My first stop was the information table to sign up for a workshop later in the day, and it was a mess. Staff at the table kept moving sign-up sheets from one part of the table to another. I was about to sign up for my workshop when one staffer told me I had to wait, then walked away; another staffer came over and snippily told me that if I wasn’t signing up for something, I had to leave. I did finally manage to get signed up, but the experience left me so frustrated that I had to leave Messukeskus (the convention center) for the rest of the morning and distract myself with work just so I could go back for the afternoon sessions without a dark angry cloud over my head.

Unfortunately, the afternoon did not go smoothly, either. Only a few panels had been scheduled for the first afternoon, many of them in the smallest panel rooms available. I only got to see one presentation that afternoon, and only by going to the room and getting my seat an hour before the session started. I enjoyed that session, but most of my afternoon was spent in boredom and frustration.

When Eppu and I got together for dinner in the evening, we discovered that most of the restaurants in the convention center had already closed for the day or were running out of food. We got the last two slices of pizza from one of the few places still open. Since one slice of pizza is not enough of a dinner for me, I then went out looking for somewhere, anywhere, I could find something more in time to get back for the next panel I hoped to see. Although the con had provided a helpful restaurant guide, nothing close enough for me to get to was open. I ended up going to the nearest railway station, finding a kiosk, and getting a couple packets of nuts. Thus fortified, I went looking for evening panels, but everything I wanted to see was full. After another couple of hours, I gave up and left.

There were other problems that didn’t affect me directly but I was aware of happening around me. Signage was lacking. There were no maps or directions to help people find their way to off-site event locations. There were no designated gender-neutral bathrooms (a surprising oversight in a convention which featured several panels on gender identity). There were serious traffic flow issues between different parts of the convention center.

Some of the things that went wrong with my first day are just the usual snags and stumbles you can expect when trying to coordinate any large group of people, but some were signs of systemic problems and failures of planning. Here are some lessons I think we can take from the experience:

Know your space and watch your numbers. A lot of the gear-grinding on the first day of the con was caused by the fact that the con was planned for 3,000-4,000 people and almost 5,000 showed up. That kind of mismatch will throw the best planning into chaos, but it is not an unforeseeable problem. The con coordinators knew how many attending memberships they had sold, even the surge that came in the last few weeks before the con. It was not unreasonable to predict that a lot of those members were going to turn up and want to attend the scheduled programming. As some have remarked, getting more people than you expected to show up to your con is a nice problem to have. Maybe for the con-runners, but as an attendee, standing around bored and frustrated all day because you can’t get into any of the programming you came for is decidedly not a nice problem to have.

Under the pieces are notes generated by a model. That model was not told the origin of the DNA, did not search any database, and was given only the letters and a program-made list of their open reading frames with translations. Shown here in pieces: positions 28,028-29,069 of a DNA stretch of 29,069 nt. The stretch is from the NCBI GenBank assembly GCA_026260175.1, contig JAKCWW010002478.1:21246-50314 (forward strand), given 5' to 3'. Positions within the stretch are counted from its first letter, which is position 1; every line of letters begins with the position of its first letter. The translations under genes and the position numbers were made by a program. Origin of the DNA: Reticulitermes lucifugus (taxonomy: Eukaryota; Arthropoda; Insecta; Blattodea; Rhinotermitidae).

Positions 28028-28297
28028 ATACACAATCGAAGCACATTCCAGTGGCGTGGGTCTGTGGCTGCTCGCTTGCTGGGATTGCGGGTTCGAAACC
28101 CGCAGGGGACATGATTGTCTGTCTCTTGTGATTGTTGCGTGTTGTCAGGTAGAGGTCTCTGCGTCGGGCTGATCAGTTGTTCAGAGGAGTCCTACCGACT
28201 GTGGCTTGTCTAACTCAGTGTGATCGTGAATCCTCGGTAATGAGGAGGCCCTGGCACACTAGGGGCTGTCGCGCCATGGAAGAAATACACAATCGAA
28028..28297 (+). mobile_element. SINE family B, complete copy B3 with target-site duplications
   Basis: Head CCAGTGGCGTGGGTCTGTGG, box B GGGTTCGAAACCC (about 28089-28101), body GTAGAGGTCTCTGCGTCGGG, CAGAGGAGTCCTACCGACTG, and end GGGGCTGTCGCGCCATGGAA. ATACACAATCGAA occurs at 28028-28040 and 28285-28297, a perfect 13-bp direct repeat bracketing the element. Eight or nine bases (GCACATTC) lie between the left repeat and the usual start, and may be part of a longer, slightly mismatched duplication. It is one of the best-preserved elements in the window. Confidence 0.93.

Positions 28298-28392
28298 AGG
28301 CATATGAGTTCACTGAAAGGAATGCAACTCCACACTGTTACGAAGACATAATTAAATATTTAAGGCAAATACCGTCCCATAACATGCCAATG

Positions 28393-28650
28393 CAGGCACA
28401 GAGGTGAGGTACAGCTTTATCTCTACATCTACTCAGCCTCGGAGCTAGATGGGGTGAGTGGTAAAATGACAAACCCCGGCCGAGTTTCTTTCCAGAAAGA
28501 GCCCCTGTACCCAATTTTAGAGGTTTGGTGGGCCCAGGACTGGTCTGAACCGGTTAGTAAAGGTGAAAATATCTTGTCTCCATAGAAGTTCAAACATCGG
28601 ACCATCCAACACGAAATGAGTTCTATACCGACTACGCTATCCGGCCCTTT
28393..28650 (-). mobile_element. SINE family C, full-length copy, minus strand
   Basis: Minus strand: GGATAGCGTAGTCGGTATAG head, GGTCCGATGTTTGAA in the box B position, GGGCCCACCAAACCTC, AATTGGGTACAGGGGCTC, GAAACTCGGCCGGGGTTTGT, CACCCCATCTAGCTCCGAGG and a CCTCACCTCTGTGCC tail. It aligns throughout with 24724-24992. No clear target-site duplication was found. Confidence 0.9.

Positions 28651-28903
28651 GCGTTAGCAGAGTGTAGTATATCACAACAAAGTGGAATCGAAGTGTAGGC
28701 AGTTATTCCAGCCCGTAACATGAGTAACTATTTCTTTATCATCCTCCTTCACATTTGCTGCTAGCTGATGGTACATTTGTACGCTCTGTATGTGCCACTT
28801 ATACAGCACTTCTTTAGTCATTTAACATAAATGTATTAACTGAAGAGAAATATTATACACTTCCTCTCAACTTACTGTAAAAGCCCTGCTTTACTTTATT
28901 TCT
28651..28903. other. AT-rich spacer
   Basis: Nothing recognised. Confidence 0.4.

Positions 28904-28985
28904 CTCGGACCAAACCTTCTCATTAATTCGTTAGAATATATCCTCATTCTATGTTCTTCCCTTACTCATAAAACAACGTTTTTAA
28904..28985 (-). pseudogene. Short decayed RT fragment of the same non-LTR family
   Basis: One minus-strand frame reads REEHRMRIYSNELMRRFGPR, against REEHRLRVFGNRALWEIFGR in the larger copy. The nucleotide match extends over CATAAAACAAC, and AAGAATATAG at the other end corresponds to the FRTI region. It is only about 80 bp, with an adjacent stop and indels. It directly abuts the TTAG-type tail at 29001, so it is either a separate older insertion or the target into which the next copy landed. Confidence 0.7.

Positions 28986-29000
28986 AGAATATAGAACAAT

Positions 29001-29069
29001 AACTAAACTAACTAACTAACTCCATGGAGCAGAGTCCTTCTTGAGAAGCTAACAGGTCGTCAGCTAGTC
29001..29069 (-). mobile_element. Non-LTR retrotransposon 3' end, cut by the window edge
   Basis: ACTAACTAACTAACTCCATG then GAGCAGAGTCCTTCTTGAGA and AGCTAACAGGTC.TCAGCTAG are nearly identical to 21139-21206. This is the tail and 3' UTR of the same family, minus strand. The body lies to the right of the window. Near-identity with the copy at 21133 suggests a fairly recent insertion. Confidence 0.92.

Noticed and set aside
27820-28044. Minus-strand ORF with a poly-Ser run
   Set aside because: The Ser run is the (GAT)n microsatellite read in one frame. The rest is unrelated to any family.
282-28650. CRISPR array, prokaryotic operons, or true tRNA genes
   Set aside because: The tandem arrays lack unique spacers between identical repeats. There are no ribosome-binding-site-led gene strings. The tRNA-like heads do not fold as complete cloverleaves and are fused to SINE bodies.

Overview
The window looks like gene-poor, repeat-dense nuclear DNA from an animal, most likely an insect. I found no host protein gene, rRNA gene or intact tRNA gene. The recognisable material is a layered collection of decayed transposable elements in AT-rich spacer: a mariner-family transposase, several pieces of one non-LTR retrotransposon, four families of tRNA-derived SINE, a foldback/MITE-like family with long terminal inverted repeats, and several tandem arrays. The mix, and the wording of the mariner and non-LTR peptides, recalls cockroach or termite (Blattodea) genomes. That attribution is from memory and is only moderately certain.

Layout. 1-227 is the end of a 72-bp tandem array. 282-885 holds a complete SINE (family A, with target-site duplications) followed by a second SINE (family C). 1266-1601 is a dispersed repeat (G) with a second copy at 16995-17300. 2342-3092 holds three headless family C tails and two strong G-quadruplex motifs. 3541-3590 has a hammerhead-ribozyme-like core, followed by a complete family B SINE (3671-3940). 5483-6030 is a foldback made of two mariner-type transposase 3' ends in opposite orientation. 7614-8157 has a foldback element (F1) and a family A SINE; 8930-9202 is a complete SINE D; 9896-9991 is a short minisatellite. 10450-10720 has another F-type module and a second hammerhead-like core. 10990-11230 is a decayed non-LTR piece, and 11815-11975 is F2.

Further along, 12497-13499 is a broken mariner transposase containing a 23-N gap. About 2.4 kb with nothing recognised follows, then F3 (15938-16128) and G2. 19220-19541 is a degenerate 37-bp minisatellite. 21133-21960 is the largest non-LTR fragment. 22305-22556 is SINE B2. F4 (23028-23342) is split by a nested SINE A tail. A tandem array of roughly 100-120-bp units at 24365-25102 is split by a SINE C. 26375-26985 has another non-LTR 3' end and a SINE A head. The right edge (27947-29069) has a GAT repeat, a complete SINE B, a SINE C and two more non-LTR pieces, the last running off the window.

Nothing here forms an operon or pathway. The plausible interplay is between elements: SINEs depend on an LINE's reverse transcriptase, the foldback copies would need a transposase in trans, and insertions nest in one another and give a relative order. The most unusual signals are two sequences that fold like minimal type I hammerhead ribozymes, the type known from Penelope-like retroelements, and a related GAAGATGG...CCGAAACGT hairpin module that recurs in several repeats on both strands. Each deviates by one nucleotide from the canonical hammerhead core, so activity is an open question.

Plan all parts of the attendee experience. Just like it is reasonable to expect that your con attendees will want to attend something, it is also reasonable to expect that people will want to sign up for things that require sign-ups. How and where people should do this is something that should be figured out before the con begins, not when dozens of people are already waiting in line. Worldcon 75’s registration was a model of good planning. The same attention needs to be given to other aspects of the con experience as well.

Control the things you can control; communicate about the things you can’t. No one can blame the con organizers for the lack of food options in and around Messukeskus. They don’t determine the local restaurants’ opening hours or food stocks. But they knew the con schedule and the opening hours of local eateries. If your con events run until 10 but all the local food joints close at 6, that is something you need to communicate to your attendees clearly, emphatically, and repeatedly.